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[Opinion] Posthumous Honors

Posted December. 02, 2002 23:01,   


When Serge Gainsbourg, a French singer known for his eccentricity, died on March 2 in 1991, the daily Liberation remembered him in a very unusual way. The newspaper filled the day`s edition with stories about the late singer and printed a larger volume than usual. The dedication to Gainsbourg, a bohemian singer and songwriter who used to sing a song with a cigarette in his mouth and burn bills on stage, was all sold out. The reaction by readers had something to do with French people`s love for the great artist, but it was also closely related to their tolerance toward the dead. This unique French sentiment has, in fact, been witnessed throughout the country`s history of culture.

▷The French tolerance was also conspicuous in honoring the late socialist President Francois Mitterrand. His mistress and illegitimate daughter attended the funeral and people hardly minded the former President`s extramarital affair. Even considering the French `tol´erance,` which is well known for condoning some 10 to 20% of speed violations at highways, it`s not easy to understand their way of honoring the death.

▷They are indeed eager to pay tribute to the death. The remains of Alexandre Dumas, a French author known for his works such as `The Three Musketeers,` were transferred Saturday to the Pantheon, the state`s official grave of more than 60 luminaries of arts, politics and science. ˝Duma, as a grandson of a salve, was subject to discrimination from his early childhood, and the Republic today is working to improve just that,˝ said President Jacques Chirac in his speech commemorating the 200th anniversary of Duma`s birth. ˝We will continue working for the better future so that people with talent and skills like Duma can find their fair shares in the society.˝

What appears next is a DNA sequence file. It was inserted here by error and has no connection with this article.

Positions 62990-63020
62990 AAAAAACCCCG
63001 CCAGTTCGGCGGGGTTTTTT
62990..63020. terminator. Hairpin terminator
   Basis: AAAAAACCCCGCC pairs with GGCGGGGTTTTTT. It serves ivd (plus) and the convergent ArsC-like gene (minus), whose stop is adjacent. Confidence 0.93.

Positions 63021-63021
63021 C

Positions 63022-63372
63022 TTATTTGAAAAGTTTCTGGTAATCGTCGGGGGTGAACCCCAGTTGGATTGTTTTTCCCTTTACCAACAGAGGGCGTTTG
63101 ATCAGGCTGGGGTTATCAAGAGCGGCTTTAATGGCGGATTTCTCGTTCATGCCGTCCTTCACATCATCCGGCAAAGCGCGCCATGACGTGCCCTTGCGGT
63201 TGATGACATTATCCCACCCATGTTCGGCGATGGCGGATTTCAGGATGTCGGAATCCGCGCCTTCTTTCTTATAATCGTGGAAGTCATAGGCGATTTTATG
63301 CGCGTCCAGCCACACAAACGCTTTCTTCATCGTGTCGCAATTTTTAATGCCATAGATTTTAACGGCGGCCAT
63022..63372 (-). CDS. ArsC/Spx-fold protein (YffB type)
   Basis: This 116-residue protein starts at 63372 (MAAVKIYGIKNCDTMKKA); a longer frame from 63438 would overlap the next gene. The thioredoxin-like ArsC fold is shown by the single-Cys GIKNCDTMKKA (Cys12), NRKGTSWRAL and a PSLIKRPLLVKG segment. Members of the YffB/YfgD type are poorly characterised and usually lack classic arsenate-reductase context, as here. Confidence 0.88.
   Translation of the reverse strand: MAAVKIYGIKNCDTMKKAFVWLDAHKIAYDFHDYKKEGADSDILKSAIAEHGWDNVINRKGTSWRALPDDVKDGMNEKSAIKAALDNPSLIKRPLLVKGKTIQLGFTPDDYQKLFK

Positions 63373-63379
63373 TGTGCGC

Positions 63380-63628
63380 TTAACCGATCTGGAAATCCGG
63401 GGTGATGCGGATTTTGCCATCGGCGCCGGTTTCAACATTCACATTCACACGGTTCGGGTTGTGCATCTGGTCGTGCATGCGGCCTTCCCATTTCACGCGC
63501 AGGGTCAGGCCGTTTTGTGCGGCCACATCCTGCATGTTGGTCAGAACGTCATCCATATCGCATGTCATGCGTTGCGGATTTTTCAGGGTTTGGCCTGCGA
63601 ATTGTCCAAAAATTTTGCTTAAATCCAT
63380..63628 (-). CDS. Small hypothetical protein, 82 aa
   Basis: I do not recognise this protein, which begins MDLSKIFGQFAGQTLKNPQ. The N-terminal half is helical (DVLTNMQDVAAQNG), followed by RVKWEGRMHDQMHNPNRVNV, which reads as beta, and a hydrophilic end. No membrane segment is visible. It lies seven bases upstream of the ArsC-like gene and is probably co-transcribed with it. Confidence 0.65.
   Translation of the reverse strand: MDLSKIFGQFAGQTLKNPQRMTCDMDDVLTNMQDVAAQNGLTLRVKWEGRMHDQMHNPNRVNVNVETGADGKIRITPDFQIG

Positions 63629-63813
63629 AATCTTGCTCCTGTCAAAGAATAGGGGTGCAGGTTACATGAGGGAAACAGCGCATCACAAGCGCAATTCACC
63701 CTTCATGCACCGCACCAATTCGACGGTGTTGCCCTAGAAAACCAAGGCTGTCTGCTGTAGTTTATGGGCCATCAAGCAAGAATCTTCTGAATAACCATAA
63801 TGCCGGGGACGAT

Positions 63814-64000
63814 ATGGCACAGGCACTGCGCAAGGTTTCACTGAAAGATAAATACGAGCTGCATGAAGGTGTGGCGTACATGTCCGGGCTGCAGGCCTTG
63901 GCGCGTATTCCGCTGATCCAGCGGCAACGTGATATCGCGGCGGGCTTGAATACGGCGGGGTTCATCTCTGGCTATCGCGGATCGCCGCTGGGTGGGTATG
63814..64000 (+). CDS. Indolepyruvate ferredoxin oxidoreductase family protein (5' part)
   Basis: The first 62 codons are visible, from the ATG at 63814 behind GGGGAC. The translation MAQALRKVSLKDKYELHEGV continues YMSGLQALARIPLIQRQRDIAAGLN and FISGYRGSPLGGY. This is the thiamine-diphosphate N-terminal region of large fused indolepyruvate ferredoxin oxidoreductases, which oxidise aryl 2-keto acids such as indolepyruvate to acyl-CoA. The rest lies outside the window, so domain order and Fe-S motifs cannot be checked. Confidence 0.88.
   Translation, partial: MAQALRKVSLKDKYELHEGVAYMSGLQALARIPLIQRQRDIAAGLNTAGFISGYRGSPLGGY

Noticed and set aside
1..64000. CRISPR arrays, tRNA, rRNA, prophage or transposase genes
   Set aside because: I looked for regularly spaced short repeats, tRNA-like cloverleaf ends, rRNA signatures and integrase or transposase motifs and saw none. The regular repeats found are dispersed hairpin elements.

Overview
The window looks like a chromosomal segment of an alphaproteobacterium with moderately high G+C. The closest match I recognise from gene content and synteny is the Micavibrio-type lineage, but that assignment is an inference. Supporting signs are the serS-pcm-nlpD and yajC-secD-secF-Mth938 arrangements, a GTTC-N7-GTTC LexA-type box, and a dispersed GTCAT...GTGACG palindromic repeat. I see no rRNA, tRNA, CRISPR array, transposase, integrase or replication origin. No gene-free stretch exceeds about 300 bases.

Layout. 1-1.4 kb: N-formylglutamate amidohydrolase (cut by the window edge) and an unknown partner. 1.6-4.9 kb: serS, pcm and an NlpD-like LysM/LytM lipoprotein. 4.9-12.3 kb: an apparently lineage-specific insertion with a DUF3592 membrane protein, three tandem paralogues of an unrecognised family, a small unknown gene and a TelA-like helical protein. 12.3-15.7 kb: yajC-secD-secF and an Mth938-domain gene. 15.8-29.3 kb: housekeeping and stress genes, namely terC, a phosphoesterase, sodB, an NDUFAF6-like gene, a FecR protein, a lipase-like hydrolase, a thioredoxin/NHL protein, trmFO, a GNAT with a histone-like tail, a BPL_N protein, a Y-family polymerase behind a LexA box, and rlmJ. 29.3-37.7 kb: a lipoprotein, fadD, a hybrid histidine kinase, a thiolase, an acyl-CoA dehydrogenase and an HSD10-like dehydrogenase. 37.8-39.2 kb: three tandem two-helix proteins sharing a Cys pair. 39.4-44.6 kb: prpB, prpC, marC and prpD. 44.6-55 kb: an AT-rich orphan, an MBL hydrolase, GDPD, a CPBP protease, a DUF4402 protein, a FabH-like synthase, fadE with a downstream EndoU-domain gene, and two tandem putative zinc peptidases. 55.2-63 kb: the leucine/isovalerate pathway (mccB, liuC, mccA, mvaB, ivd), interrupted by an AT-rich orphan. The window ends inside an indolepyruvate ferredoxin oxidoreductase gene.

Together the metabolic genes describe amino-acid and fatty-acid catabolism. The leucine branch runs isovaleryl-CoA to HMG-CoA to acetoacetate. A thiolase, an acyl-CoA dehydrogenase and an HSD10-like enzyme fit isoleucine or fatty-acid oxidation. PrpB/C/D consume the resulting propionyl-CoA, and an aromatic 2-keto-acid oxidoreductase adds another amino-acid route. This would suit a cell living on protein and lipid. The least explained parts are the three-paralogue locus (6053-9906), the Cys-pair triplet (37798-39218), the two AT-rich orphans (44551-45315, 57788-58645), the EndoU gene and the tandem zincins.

▷Unlike French people, we are reluctant to honor the death. We not only pay little attention to the death of a dignitary, but also often fail to shed a new light on people in the history who did not receive a due treatment during their lifetime. Even there is a saying, `People remember the death of a nobleman`s dog more than a nobleman who is already dead.` This tells Koreans` propensity to curry favor with a man of influence and neglect honoring the death. Now, two government agencies are at odd with each other over the cause of the death of private Huh Won-guen, who died some 20 years ago on duty. We do not expect the government to duly honor those who died unjustly, instead we only ask the least – identify the cause of the death for wandering souls.

Bang Hyung-nam, Editorial Writer, hnbhang@donga.com